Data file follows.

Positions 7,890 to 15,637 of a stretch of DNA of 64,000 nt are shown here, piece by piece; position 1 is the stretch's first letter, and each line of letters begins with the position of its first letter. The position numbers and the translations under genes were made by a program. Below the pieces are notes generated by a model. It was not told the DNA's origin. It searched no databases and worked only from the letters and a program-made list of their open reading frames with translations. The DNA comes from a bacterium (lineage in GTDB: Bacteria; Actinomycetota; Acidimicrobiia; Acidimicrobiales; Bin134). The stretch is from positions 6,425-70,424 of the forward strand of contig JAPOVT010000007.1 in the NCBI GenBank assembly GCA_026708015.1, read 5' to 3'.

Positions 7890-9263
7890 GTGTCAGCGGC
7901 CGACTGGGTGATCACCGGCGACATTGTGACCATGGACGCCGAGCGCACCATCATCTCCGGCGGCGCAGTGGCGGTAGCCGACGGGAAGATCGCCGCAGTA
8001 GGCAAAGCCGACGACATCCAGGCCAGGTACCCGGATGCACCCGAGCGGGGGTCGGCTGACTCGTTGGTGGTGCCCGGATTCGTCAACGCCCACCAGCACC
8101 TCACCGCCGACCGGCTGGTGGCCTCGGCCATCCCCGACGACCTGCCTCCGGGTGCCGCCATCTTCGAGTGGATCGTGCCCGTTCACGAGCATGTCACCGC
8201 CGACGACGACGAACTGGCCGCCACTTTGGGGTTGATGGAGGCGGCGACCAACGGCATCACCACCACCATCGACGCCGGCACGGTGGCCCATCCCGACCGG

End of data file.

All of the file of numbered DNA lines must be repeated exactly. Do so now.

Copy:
Positions 7,890 to 15,637 of a stretch of DNA of 64,000 nt are shown here, piece by piece; position 1 is the stretch's first letter, and each line of letters begins with the position of its first letter. The position numbers and the translations under genes were made by a program. Below the pieces are notes generated by a model. It was not told the DNA's origin. It searched no databases and worked only from the letters and a program-made list of their open reading frames with translations. The DNA comes from a bacterium (lineage in GTDB: Bacteria; Actinomycetota; Acidimicrobiia; Acidimicrobiales; Bin134). The stretch is from positions 6,425-70,424 of the forward strand of contig JAPOVT010000007.1 in the NCBI GenBank assembly GCA_026708015.1, read 5' to 3'.

Positions 7890-9263
7890 GTGTCAGCGGC
7901 CGACTGGGTGATCACCGGCGACATTGTGACCATGGACGCCGAGCGCACCATCATCTCCGGCGGCGCAGTGGCGGTAGCCGACGGGAAGATCGCCGCAGTA
8001 GGCAAAGCCGACGACATCCAGGCCAGGTACCCGGATGCACCCGAGCGGGGGTCGGCTGACTCGTTGGTGGTGCCCGGATTCGTCAACGCCCACCAGCACC
8101 TCACCGCCGACCGGCTGGTGGCCTCGGCCATCCCCGACGACCTGCCTCCGGGTGCCGCCATCTTCGAGTGGATCGTGCCCGTTCACGAGCATGTCACCGC
8201 CGACGACGACGAACTGGCCGCCACTTTGGGGTTGATGGAGGCGGCGACCAACGGCATCACCACCACCATCGACGCCGGCACGGTGGCCCATCCCGACCGG